California has only one year of water left: NASA scientist

The senior water scientist for NASA, Jay Famiglietti, has written an op-ed in the LA Times that makes the shocking claim that unless immediate steps are taken to ration water and plan for the future, California will run out of water in a year.

Data from NASA satellites show that the total amount of water stored in the Sacramento and San Joaquin river basins — that is, all of the snow, river and reservoir water, water in soils and groundwater combined — was 34 million acre-feet below normal in 2014. That loss is nearly 1.5 times the capacity of Lake Mead, America's largest reservoir.

Statewide, we've been dropping more than 12 million acre-feet of total water yearly since 2011. Roughly two-thirds of these losses are attributable to groundwater pumping for agricultural irrigation in the Central Valley. Farmers have little choice but to pump more groundwater during droughts, especially when their surface water allocations have been slashed 80% to 100%. But these pumping rates are excessive and unsustainable. Wells are running dry. In some areas of the Central Valley, the land is sinking by one foot or more per year.

As difficult as it may be to face, the simple fact is that California is running out of water — and the problem started before our current drought. NASA data reveal that total water storage in California has been in steady decline since at least 2002, when satellite-based monitoring began, although groundwater depletion has been going on since the early 20th century.

Right now the state has only about one year of water supply left in its reservoirs, and our strategic backup supply, groundwater, is rapidly disappearing. California has no contingency plan for a persistent drought like this one (let alone a 20-plus-year mega-drought), except, apparently, staying in emergency mode and praying for rain.

No, Californians will not turn on their tap water in a year and nothing comes out. But the drought is severe and unprecedented. The critical situation involving the state's reservoirs could drastically affect agriculture. Irrigation has already been curtailed in some of the most productive farmland on earth and it is likely to get worse.

Victor Davis Hanson points out in City Journal that the problem can be traced backl to the unconscionable advocacy by environmental groups back in the 1960's and 70's that attacked the building of dams and reservoirs, as well as green groups today insisting that water be returned to rivers and streams to save the fish while the water flows unused into the Pacific Ocean.

So, while the drought is bad, it has been made worse by misguided water policies. That's not of much comfort to the people of California who are facing several years of crisis.

The senior water scientist for NASA, Jay Famiglietti, has written an op-ed in the LA Times that makes the shocking claim that unless immediate steps are taken to ration water and plan for the future, California will run out of water in a year.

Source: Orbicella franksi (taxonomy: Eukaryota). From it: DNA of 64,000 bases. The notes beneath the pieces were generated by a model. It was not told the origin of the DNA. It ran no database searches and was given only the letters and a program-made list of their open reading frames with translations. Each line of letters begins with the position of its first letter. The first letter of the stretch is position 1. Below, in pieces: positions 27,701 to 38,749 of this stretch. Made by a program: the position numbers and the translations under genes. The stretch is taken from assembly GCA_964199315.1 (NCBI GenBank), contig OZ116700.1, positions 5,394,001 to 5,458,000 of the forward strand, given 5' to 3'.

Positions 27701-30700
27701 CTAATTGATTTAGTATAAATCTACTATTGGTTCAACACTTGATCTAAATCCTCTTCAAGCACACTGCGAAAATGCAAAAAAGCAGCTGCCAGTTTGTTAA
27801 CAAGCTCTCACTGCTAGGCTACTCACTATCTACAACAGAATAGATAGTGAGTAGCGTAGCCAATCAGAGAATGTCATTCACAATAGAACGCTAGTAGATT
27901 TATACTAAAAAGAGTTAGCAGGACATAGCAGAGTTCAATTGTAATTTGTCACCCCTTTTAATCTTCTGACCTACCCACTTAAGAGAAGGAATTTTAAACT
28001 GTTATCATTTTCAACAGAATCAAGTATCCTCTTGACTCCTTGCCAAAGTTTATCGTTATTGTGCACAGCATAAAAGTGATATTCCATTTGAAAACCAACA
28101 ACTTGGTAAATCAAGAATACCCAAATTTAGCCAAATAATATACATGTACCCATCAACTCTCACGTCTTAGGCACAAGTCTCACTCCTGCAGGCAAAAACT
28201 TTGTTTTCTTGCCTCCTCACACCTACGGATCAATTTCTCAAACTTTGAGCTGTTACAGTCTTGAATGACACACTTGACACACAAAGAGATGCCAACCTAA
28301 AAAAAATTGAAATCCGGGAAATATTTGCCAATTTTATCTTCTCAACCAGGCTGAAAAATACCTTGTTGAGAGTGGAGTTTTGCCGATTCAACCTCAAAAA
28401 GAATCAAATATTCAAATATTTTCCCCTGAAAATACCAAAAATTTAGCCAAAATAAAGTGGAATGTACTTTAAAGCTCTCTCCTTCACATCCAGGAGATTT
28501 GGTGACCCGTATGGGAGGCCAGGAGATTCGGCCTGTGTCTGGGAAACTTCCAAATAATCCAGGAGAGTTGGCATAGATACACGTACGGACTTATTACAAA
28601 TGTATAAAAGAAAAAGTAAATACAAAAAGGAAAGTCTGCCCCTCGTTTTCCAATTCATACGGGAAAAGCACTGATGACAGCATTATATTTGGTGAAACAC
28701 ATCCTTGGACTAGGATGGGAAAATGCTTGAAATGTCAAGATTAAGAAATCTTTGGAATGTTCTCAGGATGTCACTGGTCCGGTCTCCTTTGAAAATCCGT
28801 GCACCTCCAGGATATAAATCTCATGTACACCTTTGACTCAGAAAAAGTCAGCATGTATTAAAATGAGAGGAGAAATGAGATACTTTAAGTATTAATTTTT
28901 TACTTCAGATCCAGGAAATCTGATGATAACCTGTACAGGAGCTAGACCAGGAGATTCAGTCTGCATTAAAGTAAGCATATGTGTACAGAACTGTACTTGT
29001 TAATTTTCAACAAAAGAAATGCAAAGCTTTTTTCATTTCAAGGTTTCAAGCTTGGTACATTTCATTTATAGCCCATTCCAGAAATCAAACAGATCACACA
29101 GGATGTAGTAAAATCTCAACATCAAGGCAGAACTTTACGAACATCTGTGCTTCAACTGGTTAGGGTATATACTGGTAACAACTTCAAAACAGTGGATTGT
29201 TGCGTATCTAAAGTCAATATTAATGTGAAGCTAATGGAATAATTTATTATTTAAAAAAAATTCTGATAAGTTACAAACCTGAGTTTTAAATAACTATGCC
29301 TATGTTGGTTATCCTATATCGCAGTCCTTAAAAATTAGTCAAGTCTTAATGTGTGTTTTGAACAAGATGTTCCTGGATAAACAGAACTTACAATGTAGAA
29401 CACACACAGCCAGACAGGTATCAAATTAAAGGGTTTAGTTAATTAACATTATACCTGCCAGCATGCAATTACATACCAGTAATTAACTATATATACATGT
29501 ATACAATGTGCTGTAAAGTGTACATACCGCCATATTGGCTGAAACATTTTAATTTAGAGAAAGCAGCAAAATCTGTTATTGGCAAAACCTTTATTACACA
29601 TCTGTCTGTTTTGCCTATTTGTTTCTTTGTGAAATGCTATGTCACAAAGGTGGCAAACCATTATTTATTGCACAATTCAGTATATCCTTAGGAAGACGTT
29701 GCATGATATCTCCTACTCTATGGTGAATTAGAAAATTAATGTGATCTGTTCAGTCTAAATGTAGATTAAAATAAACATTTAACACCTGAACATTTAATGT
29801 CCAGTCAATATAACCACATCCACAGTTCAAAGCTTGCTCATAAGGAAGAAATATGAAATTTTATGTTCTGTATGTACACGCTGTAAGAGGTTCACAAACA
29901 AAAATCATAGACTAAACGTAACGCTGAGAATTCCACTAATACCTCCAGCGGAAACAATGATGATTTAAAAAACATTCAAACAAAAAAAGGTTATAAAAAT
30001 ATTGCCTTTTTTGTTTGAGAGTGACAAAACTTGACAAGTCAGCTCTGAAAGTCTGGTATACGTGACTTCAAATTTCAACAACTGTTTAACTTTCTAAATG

Data from NASA satellites show that the total amount of water stored in the Sacramento and San Joaquin river basins — that is, all of the snow, river and reservoir water, water in soils and groundwater combined — was 34 million acre-feet below normal in 2014. That loss is nearly 1.5 times the capacity of Lake Mead, America's largest reservoir.

Statewide, we've been dropping more than 12 million acre-feet of total water yearly since 2011. Roughly two-thirds of these losses are attributable to groundwater pumping for agricultural irrigation in the Central Valley. Farmers have little choice but to pump more groundwater during droughts, especially when their surface water allocations have been slashed 80% to 100%. But these pumping rates are excessive and unsustainable. Wells are running dry. In some areas of the Central Valley, the land is sinking by one foot or more per year.

As difficult as it may be to face, the simple fact is that California is running out of water — and the problem started before our current drought. NASA data reveal that total water storage in California has been in steady decline since at least 2002, when satellite-based monitoring began, although groundwater depletion has been going on since the early 20th century.

Right now the state has only about one year of water supply left in its reservoirs, and our strategic backup supply, groundwater, is rapidly disappearing. California has no contingency plan for a persistent drought like this one (let alone a 20-plus-year mega-drought), except, apparently, staying in emergency mode and praying for rain.

No, Californians will not turn on their tap water in a year and nothing comes out. But the drought is severe and unprecedented. The critical situation involving the state's reservoirs could drastically affect agriculture. Irrigation has already been curtailed in some of the most productive farmland on earth and it is likely to get worse.

Victor Davis Hanson points out in City Journal that the problem can be traced backl to the unconscionable advocacy by environmental groups back in the 1960's and 70's that attacked the building of dams and reservoirs, as well as green groups today insisting that water be returned to rivers and streams to save the fish while the water flows unused into the Pacific Ocean.

So, while the drought is bad, it has been made worse by misguided water policies. That's not of much comfort to the people of California who are facing several years of crisis.